- 1. Stiffness or inflexibility. SYN: rigor (1). 2. In psychiatry and clinical psychology, an aspect of personality characterized by an individual's resistance to change. 3. In neurology, one type of increase in muscle tone at rest; characterized by increased resistance to passive stretch, independent of velocity and symmetric about joints; increases with activation of corresponding muscles in the contralateral limb. Two basic types are cogwheel r. and lead-pipe r.. SEE ALSO: nuchal r.. [L. rigidus, rigid, inflexible]- cadaveric r. SYN: rigor mortis.- catatonic r. r. associated with catatonic psychotic states in which all muscles exhibit flexibilitas cerea.- cerebellar r. increased tone of the extensor muscles, related to injury of the vermis of the cerebellum.- cogwheel r. a type of r. seen in parkinsonism in which the muscles respond with cogwheel-like jerks to the use of constant force in bending the limb.- decerebrate r. a postural change that occurs in some comatose patients, consisting of episodes of opisthotonos, rigid extension of the limbs, internal rotation of the upper extremities, and marked plantar flexion of the feet; produced by a variety of metabolic and structural brain disorders. SYN: decerebrate state.- decorticate r. a unilateral or bilateral postural change, consisting of the upper extremities flexed and adducted and the lower extremities in rigid extension; due to structural lesions of the thalamus, internal capsule, or cerebral white matter. SYN: decorticate state.- lead-pipe r. the plastic type of r. resembling that of a pipe of lead seen in certain forms of parkinsonism.- nuchal r. impaired neck flexion resulting from muscle spasm (not actual r.) of the extensor muscles of the neck; usually attributed to meningeal irritation.- ocular r. the resistance offered by the eyeball to a change in intraocular volume; manifested as a change in intraocular pressure.- postmortem r. SYN: rigor mortis.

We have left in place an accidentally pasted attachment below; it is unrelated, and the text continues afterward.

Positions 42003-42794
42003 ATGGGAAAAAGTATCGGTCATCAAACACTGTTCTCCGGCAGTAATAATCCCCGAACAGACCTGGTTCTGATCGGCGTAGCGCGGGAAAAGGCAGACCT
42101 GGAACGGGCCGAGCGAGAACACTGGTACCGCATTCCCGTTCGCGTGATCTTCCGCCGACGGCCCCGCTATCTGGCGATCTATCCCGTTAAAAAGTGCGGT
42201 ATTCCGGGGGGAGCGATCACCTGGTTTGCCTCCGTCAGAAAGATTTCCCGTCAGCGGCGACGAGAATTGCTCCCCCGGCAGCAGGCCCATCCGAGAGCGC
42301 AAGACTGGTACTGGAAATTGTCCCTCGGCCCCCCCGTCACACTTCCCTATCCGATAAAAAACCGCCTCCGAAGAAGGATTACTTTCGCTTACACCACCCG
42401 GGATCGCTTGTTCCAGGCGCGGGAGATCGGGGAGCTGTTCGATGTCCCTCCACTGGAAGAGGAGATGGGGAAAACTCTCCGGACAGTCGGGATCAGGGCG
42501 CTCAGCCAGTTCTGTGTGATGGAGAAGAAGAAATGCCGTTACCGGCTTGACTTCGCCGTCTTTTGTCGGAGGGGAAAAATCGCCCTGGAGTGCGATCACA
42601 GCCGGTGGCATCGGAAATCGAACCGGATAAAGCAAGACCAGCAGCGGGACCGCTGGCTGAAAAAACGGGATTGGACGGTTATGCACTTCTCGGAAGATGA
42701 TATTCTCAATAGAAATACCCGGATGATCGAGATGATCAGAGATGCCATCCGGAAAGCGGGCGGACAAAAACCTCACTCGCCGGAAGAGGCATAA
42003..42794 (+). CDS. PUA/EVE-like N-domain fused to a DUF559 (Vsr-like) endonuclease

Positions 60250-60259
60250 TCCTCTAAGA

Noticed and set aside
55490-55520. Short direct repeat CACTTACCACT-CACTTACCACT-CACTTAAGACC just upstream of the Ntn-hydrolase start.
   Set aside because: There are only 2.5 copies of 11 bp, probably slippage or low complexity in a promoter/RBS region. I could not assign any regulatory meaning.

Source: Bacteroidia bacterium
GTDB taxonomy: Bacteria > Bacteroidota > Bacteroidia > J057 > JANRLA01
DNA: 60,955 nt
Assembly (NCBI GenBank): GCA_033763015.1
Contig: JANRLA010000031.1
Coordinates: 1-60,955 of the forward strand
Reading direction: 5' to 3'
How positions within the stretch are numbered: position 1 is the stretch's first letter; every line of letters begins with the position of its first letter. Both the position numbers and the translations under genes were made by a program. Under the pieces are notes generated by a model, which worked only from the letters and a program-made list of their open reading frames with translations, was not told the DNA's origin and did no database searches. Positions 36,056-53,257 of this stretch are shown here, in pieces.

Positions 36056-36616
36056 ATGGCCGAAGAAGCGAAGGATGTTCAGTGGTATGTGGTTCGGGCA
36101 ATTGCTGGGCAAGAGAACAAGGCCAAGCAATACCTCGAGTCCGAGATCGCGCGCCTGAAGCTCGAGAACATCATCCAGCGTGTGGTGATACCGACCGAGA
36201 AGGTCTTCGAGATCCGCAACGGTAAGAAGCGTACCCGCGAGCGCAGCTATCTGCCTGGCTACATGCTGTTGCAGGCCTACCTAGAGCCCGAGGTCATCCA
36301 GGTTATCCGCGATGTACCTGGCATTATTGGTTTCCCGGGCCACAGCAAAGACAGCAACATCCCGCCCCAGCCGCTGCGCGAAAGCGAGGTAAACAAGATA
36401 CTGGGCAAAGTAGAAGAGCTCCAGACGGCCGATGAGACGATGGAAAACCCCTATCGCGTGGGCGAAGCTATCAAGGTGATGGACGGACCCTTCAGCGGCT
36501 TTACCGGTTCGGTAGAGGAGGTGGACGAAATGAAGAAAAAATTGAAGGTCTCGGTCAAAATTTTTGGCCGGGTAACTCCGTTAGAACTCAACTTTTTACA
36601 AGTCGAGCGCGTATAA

* * *a) abnormal stiffness of muscle <muscle \rigidity symptomatic of Parkinson's disease (Diane Gershon)>b) emotional inflexibility and resistance to change
* * *n.(in neurology) resistance to the passive movement of a limb that persists throughout its range. It is a symptom of parkinsonism. The smooth resistance through the whole range of movement is also known as lead-pipe rigidity; with superimposed tremor, as in parkinsonism, it is called cogwheel rigidity. Compare spasticity.
* * *ri·gid·i·ty (rĭ-jidґĭ-te) [L. rigiditas; rigidus stiff] stiffness or inflexibility, chiefly that which is abnormal or morbid; called also rigor.
Medical dictionary. 2011.